Urban neighborhoods are supposed to attract younger singles in their first apartments and first jobs. Persons with tons of disposable income also succumb to the lure of downtown chic.  I can tell you, I’m no longer young and single and certainly am not rich. But neither am I a statistical anomaly.

I chose the city because of its employment opportunities and its network of air, rail and mass transit services. After years of living in a rental apartment and saving money for a big down payment on a house, I was ready for a home purchase. My preference was a townhouse neighborhood within walking distance of all the amenities I might desire.

The quality of schools was an important factor, even before the arrival of any children into my family. The average cost of living was a factor, but the costs throughout the region are generally on the high side regardless of a specific zip code. Safe streets matter along with a sense of community among neighbors. I sought out a place where people were prepared to act in concert for the betterment of their shared block and street. For me, the Orange Hat Patrol was not a sign of high crime rates but a symbol for united neighborhood action.

Knowing the difficult automobile commuting patterns in my region, I made a deliberate decision to live in a smaller house in the center of the city, rather than a bigger property at greater distance. My street is decidedly middle-class, safe and clean. There are trees, sidewalks, gardens, dogs, public pools, shops, restaurants, a farmers market and transit.

So this is my choice. I can walk to breakfast. Where I chose density, diversity, destinations, distance to transit and interesting urban design, others in my exact situation chose differently.

But now the critical question: How can we ensure that everyone gets to make a choice from among a broad set of truly valued options? Is this the task of government; to guarantee equality of opportunity?

For the policy maker, there will always be a debate about how much government support is given to the student, the job seeker, the mortgage borrower, the entrepreneur, the elder, the differently-enabled and the veteran. However, an array of good choices, whether for schools or houses, ought to be available to everyone on an equitable basis. That’s the common promise that “We the People” expect from those we elect to serve our interests.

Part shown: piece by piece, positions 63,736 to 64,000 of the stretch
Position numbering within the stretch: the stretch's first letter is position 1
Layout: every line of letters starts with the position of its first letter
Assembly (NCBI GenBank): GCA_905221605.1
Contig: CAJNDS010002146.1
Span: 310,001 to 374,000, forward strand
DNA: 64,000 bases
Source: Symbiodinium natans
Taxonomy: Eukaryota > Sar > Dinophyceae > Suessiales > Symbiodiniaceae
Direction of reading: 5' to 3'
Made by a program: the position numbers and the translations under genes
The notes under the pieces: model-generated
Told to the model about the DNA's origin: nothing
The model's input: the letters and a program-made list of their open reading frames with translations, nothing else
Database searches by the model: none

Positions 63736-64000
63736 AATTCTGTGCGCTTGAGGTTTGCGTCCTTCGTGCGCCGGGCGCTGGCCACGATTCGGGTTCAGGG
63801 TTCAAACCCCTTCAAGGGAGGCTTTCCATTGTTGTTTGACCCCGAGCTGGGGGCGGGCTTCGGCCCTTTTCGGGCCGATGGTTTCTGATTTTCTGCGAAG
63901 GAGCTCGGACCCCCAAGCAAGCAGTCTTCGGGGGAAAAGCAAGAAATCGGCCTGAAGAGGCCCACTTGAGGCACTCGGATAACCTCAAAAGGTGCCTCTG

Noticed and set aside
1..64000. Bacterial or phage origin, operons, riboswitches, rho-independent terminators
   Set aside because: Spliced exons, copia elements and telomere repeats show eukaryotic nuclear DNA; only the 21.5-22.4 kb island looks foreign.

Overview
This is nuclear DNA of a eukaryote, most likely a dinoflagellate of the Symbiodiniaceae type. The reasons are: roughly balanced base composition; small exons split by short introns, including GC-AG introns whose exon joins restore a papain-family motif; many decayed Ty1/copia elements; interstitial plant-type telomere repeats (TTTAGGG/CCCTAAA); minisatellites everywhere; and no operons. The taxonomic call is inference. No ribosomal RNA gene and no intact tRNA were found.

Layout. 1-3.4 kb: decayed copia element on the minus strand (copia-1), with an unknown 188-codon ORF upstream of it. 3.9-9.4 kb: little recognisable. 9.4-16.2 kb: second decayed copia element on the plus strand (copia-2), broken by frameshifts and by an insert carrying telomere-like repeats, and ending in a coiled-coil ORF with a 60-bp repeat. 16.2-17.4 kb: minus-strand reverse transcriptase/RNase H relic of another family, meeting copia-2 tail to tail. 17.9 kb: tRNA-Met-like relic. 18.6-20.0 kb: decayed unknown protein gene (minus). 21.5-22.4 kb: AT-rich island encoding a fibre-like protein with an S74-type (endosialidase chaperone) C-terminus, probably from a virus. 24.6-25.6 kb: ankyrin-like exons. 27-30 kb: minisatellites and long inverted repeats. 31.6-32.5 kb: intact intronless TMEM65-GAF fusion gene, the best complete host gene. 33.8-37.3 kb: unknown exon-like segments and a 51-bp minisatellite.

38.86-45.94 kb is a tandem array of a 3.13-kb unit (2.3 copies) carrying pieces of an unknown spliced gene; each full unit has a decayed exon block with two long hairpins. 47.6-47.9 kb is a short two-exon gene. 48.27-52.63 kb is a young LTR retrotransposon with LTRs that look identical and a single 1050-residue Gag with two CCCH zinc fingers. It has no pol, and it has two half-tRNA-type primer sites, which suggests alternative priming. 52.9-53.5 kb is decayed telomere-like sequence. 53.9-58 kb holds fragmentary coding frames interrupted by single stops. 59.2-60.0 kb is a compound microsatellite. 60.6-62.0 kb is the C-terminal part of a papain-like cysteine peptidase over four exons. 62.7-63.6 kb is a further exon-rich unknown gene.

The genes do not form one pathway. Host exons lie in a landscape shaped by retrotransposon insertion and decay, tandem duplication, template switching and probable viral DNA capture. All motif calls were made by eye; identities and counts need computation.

An Essential Role for Fannie and Freddie

For all the talk about reform of the mortgage finance system, the anticipated changes to Freddie Mac and Fannie Mae are likely to be rather modest. In the run-up to Secretary Geithner’s end-of-January deadline to offer a proposal to Congress, only two options are under serious consideration to support the goal of ensuring long-term liquidity of the market for mortgage credit.

Option one envisions a model akin to the present government sponsored enterprise (GSE) but with a tighter oversight regime to protect the explicit taxpayer guarantees. Option two is a privatized model with a tight oversight regime and no explicit guarantee of government protection. Arguably, not much difference when you consider that the major investment banks were private institutions with neither an implicit nor explicit guarantee of solvency, but they received a federal bailout via the TARP law anyway!

While there seems to be some general consensus that more aggressive and transparent oversight will help ensure liquidity of mortgage capital and prevent a repeat of the present foreclosure crisis, there is less agreement on whether Fannie and Freddie should be in the business of supporting and promoting housing for the vast population of those with modest incomes and limited access to market rate credit.

Limiting Fannie and Freddie to a mission focusing only on liquidity means that the President and Congress will be left to the task of setting and implementing goals for affordable housing and broad based access to credit for underserved citizens. Given the limited effectiveness of measures, such as the Community Reinvestment Act, which was designed to accomplish just such purposes, one can be forgiven for not putting much faith in Congress and the Executive.

Perhaps, if the lessons of this crisis are well-learned and if new accountability procedures are well crafted and properly enforced, a reformed Fannie Mae and Freddie Mac are exactly the institutions able to help meet the nation’s goals of decent and affordable housing for a large portion of the citizenry. Moreover, The National Housing Trust Fund already authorized in law and waiting funding through an invigorated earnings portfolio from the “reformed” GSEs, would certainly bring a measure of stability to the housing market. For evidence, see the hundreds of affordable housing trust funds that already exist and operate efficiently and effectively at the state and local levels.